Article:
The Frontal Lobe – Location, Function, and Damage

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The Frontal Lobe – Location, Function, and Damage

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Summary: Did you know that the frontal lobe is the key to self-management? Learn more about the fascinating things it does to improve your decision-making skills.


Our brain is a marvelously complex artwork of evolutionary engineering that regulates all our bodily functions. All that we are is stored within its cells.

Fun Fact: Your brain accounts for up to 20 percent of your body’s total haul, with the frontal lobe being larger and more developed in humans than in any other organism.

We need to understand how our minds work so we can work our minds better.

— Jim Kwik, trainer of Mindvalley’s Superbrain Quest

Modern-day science has uncovered many interesting things when it comes to the brain. In this article, we’ll learn more about the important role that the frontal lobe plays in our daily lives.

What Is the Main Function of the Frontal Lobe?

All mammalian species have a frontal lobe, though its complexity varies from species to species. Biologists believe it is a relatively recent evolutionary addition.

The lobes of the brain govern different cognitive and biological processes, with the frontal lobe being the last part of the human brain to develop.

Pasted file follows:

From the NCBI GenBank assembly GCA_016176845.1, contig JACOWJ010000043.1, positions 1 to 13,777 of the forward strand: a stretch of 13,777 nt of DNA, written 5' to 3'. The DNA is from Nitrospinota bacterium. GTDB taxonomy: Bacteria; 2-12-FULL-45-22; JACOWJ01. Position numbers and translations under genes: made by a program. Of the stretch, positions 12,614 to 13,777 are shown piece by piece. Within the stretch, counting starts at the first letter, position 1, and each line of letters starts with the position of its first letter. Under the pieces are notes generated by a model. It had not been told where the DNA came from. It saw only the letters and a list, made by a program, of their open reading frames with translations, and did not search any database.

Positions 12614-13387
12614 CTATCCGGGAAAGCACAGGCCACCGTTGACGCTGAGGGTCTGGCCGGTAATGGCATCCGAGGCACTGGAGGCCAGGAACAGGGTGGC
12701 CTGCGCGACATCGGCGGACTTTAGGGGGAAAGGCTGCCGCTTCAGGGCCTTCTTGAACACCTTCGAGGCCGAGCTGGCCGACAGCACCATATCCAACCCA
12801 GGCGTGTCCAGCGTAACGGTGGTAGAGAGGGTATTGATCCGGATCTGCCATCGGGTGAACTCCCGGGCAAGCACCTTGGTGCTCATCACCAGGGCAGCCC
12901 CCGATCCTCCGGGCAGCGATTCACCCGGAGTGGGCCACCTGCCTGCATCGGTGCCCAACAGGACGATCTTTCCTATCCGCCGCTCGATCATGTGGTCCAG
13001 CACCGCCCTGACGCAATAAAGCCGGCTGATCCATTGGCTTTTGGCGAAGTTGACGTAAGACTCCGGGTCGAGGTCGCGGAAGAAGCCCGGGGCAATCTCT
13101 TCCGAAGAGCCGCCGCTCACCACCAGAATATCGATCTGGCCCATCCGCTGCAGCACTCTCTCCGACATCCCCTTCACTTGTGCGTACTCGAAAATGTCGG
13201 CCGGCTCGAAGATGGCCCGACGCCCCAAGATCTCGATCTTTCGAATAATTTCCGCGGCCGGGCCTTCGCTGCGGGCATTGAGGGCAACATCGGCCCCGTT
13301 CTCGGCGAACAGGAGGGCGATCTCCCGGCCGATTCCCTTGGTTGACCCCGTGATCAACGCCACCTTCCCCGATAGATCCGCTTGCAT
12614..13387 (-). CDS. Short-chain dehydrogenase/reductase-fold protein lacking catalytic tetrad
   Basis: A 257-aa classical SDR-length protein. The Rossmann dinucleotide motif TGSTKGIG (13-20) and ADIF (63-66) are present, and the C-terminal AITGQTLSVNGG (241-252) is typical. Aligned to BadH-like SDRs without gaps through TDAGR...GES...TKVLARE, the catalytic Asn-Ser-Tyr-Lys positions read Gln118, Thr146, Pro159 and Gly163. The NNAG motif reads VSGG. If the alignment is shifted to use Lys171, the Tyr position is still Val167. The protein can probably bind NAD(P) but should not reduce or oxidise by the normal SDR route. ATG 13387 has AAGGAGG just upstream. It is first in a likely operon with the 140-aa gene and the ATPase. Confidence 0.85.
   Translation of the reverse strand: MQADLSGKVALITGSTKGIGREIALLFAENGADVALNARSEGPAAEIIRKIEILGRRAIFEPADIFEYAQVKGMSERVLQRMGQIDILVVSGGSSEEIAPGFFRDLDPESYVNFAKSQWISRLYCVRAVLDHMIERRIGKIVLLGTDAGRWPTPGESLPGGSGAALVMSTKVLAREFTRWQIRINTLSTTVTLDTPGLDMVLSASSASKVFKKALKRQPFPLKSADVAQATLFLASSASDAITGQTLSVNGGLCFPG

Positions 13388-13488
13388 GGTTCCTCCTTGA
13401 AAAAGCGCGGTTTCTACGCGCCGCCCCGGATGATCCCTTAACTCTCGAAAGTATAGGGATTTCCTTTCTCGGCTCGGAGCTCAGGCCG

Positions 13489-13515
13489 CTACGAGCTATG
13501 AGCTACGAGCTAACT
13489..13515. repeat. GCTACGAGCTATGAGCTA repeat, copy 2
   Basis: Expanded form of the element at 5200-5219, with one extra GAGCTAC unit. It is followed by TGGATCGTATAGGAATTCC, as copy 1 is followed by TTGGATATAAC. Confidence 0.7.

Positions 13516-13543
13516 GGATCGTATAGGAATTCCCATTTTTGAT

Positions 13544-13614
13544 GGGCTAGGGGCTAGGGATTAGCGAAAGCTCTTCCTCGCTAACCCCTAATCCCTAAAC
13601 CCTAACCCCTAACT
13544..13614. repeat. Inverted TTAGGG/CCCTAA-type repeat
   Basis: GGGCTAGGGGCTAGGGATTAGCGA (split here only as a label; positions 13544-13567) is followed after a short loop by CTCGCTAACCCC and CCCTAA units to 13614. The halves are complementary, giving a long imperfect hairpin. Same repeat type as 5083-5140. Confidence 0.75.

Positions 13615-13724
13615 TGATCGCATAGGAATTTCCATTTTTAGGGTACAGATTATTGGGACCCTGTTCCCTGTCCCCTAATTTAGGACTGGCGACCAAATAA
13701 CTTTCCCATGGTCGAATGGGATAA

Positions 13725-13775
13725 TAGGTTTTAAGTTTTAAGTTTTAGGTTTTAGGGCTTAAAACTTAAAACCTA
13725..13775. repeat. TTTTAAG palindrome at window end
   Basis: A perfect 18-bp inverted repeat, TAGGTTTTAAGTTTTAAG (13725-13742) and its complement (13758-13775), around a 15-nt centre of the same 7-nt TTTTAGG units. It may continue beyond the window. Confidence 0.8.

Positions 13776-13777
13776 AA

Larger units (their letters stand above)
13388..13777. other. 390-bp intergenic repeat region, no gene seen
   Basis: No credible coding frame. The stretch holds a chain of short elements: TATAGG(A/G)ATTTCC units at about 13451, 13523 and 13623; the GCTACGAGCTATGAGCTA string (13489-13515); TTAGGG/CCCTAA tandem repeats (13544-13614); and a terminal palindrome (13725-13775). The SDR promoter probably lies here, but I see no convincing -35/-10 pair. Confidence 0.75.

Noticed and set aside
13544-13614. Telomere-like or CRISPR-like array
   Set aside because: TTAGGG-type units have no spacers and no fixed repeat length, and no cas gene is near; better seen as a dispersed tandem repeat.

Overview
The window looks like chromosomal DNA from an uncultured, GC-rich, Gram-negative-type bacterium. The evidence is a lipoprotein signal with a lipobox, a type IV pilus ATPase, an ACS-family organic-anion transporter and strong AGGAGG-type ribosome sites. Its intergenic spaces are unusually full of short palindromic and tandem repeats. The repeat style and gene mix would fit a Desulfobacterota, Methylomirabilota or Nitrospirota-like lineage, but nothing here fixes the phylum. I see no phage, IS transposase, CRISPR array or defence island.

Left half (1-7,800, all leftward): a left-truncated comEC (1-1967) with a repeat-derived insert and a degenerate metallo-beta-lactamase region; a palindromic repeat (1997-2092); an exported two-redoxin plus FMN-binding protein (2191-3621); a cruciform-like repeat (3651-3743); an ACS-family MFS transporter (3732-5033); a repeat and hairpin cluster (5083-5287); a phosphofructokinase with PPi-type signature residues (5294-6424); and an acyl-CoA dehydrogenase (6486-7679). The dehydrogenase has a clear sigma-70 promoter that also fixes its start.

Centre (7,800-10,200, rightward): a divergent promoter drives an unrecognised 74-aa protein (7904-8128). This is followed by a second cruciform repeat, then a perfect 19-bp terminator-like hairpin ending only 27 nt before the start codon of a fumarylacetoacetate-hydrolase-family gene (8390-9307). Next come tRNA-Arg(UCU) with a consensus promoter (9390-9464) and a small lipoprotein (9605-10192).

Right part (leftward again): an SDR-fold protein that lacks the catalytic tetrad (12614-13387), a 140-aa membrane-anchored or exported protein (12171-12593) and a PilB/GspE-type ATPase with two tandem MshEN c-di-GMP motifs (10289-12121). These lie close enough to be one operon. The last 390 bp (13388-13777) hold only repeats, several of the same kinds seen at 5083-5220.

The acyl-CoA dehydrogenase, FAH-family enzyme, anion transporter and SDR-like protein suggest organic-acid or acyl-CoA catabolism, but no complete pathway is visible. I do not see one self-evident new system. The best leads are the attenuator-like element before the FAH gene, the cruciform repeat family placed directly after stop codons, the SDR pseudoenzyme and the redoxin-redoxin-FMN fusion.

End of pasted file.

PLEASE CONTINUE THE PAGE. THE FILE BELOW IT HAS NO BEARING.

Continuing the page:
It’s located in the front of our skull and is split into two parts– the left frontal cortex and the right frontal cortex. Together, they make up two-thirds of the brain.

The left frontal cortex manages and controls the muscles on the right side of the body, while the right frontal cortex controls the left side of the body.

Functions of the frontal lobe

The frontal lobe is crucial for planning, self-management, and decision-making. It has an array of other functions as well which include:

  • Motor skills
    Our primary motor cortex controls all voluntary movements, i.e., waving your hand, walking, and running.
  • Language and speech
    Part of the frontal lobe deals with expressing our thoughts through words. We call this part of the brain Broca’s area.
  • The creation and recollection of memories
    Several different parts of the brain are responsible for creating and storing memories. But the frontal lobe plays a key role in the creation of long-term memories.
  • Formation of our personality
    Managing impulse control, memory, inner motivation, and reactions to outside stimuli. It also plays a big role in developing our personality.
  • Expressing and reacting to emotion
    The frontal lobe enables us to empathize with others as well as express emotion when needed. It is also thought to hold the keys to our emotional intelligence.
  • Object comparison
    With the help of our frontal lobe, we can analyze and classify different objects allowing us to distinguish them from one another.
  • Drive and motivation
    What keeps you working on a certain task to completion is mostly contributed to the dopamine-sensitive neurons in the frontal lobe. When your brain produces dopamine, the receptors in the frontal lobe latch on to them giving you the feeling of motivation, drive, and reward.
  • Focus and attention
    The frontal lobe allows you to focus your attention on specific details in your surrounding.
frontal lobe

What Would Happen if the Frontal Lobe Was Damaged?